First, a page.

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Rat Lungworm Parasite Found on Molokai

Black dots show positive rat lungworm test locations, white dots show sample sites. Map courtesy of UH

A recently-released University of Hawaii study has confirmed the presence of rat lungworm on Molokai and on every island throughout the state except Lanai. Rat lungworm is a parasite that has a complicated lifecycle that requires slugs or snails as well as rats to mature. Ingesting a slug or snail infected with the parasite can cause neurological damage, pain and disability, and Hawaii has seen a recent influx of cases of the rare disease.

Researchers tested 11 sites on Molokai starting in 2004 and two sites had a total of four slugs or snails that tested positive for rat lungworm, according to Robert H. Cowie, UH research professor and senior author on the study. The two sites were central Molokai near the forest reserve and east end, near Halawa Valley. Though the study showed limited dispersal of the disease-causing parasite on Molokai, Cowie said it doesn’t mean that it’s not more widespread.

“Non-detection in a particular area does not mean it is absent in that area, just that we did not detect it in our samples,” he said, via email. “And as you can see, we did not do a very broad survey of the island. So it could be more widespread on Molokai than our data show. Nonetheless, just as elsewhere, it is not in every snail/slug.”

Across the state, researchers used molecular techniques to screen almost 1,300 snails and slugs representing 37 species from almost 200 sites on each main island. In general, the study found the spread of rat lungworm to be more prevalent at lower elevation sites with warmer temperatures and higher rainfall. Researchers also developed mathematical models to make predictions on the parasite’s growth under anticipated climate conditions in the year 2100.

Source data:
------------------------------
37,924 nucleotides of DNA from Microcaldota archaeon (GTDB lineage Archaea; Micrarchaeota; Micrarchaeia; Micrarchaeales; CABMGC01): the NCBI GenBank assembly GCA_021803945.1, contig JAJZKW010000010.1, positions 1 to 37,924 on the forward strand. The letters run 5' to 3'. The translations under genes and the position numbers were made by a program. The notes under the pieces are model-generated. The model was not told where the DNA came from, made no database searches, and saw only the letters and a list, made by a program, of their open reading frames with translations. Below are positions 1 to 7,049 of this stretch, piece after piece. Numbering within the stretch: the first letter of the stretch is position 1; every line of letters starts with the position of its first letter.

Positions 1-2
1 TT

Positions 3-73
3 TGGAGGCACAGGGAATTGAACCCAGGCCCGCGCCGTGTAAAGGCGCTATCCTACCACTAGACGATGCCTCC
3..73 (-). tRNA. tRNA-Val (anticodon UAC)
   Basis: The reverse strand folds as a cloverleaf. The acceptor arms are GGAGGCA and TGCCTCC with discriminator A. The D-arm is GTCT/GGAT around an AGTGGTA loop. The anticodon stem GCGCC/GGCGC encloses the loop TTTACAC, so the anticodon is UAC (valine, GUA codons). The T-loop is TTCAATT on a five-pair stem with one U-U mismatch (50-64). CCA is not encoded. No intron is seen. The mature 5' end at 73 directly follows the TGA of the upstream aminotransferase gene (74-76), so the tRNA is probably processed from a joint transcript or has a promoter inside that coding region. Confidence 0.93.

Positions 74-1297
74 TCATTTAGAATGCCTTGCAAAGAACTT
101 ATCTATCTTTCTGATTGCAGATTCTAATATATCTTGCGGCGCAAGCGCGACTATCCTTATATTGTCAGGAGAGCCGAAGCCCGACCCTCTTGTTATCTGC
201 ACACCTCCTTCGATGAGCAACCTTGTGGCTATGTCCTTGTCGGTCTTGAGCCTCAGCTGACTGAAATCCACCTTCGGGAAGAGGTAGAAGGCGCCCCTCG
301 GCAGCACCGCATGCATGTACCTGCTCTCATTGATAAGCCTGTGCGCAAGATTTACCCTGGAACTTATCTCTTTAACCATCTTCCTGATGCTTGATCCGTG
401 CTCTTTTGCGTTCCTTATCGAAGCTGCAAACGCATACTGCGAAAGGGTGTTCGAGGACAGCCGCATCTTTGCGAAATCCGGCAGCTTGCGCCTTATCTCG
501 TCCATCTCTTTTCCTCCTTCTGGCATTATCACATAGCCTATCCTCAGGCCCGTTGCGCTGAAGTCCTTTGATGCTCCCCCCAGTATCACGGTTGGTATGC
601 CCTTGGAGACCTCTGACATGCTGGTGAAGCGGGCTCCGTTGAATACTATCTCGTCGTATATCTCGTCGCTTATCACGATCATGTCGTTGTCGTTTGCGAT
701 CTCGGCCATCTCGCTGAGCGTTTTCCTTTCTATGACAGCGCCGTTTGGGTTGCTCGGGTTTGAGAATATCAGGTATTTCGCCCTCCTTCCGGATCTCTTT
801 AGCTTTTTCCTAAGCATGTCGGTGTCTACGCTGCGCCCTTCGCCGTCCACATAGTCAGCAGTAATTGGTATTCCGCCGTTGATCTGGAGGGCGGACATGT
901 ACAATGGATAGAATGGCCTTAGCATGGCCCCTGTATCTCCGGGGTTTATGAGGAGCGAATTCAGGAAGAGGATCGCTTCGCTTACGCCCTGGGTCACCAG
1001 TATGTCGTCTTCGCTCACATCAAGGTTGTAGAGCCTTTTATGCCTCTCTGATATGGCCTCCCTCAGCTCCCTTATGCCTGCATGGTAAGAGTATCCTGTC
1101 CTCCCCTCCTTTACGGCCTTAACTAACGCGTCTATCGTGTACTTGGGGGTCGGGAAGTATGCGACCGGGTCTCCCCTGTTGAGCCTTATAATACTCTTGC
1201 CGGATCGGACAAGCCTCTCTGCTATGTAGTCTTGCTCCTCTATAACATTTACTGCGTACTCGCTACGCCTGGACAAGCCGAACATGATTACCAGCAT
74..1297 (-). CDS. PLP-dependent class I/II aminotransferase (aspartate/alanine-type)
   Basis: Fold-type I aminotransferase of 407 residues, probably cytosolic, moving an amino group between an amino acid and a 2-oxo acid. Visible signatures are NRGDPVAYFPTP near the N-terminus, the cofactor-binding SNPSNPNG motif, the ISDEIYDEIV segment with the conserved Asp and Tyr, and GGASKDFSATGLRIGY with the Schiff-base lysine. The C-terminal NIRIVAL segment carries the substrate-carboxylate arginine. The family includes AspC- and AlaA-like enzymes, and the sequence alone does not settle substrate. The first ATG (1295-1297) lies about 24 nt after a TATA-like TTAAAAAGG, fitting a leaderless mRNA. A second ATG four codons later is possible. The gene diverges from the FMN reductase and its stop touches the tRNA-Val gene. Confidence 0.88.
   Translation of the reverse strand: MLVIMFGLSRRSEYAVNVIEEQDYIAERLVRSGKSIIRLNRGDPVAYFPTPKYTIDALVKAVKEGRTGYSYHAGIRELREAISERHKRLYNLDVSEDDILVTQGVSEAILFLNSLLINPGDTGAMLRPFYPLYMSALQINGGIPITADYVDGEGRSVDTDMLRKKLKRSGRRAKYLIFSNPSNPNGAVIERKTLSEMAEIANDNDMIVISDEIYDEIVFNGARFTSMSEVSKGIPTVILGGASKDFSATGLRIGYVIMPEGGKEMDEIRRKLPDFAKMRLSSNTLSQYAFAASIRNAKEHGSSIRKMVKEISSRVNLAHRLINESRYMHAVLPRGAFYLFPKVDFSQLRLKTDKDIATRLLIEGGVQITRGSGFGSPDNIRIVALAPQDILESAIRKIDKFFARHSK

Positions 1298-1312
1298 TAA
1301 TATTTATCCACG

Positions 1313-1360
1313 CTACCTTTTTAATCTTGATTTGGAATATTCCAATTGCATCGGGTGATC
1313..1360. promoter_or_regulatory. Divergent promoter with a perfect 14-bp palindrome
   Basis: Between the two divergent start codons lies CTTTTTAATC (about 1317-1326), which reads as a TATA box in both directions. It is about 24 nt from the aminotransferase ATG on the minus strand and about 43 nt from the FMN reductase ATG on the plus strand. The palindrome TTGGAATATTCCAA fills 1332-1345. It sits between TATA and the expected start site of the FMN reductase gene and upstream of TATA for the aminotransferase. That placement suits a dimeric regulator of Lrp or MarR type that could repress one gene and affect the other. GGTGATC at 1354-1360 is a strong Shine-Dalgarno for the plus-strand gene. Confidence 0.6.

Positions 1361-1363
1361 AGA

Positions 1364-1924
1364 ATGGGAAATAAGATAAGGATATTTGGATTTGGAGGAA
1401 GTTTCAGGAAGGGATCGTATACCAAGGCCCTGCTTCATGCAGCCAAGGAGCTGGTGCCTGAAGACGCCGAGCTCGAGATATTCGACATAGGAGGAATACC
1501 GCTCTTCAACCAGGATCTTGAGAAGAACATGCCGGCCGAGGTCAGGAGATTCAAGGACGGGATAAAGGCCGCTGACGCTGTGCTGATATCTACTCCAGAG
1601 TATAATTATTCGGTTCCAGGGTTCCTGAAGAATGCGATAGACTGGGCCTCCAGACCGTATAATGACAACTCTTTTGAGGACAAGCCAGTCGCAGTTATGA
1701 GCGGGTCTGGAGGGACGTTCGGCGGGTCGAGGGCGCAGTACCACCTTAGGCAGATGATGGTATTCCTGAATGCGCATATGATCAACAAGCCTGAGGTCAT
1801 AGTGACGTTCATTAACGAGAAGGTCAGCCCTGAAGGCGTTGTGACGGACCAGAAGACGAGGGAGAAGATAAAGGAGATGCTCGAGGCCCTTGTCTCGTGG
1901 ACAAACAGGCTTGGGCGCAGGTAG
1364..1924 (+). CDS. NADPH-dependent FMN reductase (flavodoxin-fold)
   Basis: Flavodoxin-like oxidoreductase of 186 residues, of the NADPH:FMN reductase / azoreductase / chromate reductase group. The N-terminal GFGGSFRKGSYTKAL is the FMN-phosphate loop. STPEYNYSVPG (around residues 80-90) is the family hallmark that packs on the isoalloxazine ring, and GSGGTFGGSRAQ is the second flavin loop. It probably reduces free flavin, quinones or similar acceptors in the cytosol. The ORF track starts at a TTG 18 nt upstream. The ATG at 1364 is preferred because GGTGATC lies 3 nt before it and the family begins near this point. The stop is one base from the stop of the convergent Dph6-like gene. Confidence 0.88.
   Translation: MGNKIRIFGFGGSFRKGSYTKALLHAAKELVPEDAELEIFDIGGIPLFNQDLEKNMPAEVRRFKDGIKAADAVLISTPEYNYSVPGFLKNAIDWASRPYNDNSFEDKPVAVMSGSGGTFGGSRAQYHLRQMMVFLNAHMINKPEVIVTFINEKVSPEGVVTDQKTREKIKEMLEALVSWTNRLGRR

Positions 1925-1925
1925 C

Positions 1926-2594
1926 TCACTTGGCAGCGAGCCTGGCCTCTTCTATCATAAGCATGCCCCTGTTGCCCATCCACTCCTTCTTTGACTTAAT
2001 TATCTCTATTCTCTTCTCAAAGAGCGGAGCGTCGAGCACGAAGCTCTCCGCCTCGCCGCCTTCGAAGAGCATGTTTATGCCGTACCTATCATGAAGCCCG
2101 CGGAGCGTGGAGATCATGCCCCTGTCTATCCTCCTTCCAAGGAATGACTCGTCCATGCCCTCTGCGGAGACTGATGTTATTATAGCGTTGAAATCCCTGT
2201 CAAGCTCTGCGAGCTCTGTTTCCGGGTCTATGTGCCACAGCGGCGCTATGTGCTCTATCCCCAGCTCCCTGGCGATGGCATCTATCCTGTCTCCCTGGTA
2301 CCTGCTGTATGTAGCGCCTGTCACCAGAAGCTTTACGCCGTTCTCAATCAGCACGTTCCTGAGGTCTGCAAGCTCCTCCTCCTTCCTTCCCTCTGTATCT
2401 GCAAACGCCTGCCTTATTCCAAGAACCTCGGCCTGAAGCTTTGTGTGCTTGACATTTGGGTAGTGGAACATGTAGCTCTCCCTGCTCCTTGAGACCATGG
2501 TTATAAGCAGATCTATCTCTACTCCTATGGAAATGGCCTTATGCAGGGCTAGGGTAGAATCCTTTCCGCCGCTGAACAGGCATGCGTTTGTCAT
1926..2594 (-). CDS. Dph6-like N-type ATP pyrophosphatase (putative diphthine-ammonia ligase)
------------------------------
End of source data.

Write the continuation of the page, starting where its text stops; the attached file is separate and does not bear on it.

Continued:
“Under these future climate conditions, rat lungworm was predicted to expand its range to higher elevations in Hawaii,” stated a UH release. “The findings imply that the parasite could also expand its primarily tropical and subtropical range globally to regions that are currently more temperate.”
Though rat lungworm disease has existed around for years, the Hawaii cases increased after the invasive semi-slug came to the islands in the early 2000s, according to Department of Health’s District Health Officer Dr. Lorrin Pang, who visited Molokai last year to educate the community on the disease.

According to Pang, the semi-slug is known as the most common type to carry the parasite, but Cowie said the snails or slugs that tested positive on Molokai were of three different species.

Humans can contract the disease by ingesting an infected snail or slug, or its slime. While symptoms generally include extremely painful headaches, Pang said an infected individual won’t notice any symptoms until the parasite has reached the brain — which happens within about 18 hours of eating it. Once in the brain, he said there is no treatment and it cannot be removed but the parasite will die there.

So far this year, there have been five confirmed cases of rat lungworm disease in Hawaii, with a toddler from Hawaii Island contracting it earlier this month.
Experts agree the best prevention is to thoroughly wash all produce before eating it. Pang said to hand rinse each vegetable leaf — soaking in water won’t work. Alternatively, you can “cook the heck out of it, or freeze it for 24 hours.” Pang said boiling for at least three to five minutes will kill the parasite.

“No doubt people are mostly aware of the DoH’s media efforts to inform people that they should thoroughly wash produce, taking special care with leafy greens in which a small snail/slug could easily hide and be missed and then inadvertently eaten,” said Cowie. “All produce, not just local produce, should be washed anyway, as there are other harmful things like bacteria and pesticides that could be on produce regardless of where it came from.”

Experts suggest controlling the snail, slug and rat populations as a way to help prevent the spread of the disease.

“But remember rat lungworm disease is rare, despite the headlines, so there is no need to panic,” added Cowie.


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